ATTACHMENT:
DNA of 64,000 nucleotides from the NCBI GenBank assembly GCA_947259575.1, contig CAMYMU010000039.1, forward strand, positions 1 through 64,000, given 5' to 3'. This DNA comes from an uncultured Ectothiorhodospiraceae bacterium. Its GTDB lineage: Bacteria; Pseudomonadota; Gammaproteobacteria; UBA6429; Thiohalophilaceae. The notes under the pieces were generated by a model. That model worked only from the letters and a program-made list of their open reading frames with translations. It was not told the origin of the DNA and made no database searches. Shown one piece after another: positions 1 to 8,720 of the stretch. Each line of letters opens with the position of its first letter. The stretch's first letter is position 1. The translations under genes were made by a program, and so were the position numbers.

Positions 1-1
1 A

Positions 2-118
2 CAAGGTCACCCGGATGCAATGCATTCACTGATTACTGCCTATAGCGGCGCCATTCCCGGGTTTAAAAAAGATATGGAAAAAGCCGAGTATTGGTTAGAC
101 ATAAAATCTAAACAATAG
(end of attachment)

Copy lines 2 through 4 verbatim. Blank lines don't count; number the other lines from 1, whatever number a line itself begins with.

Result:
Positions 1-1
1 A

Positions 2-118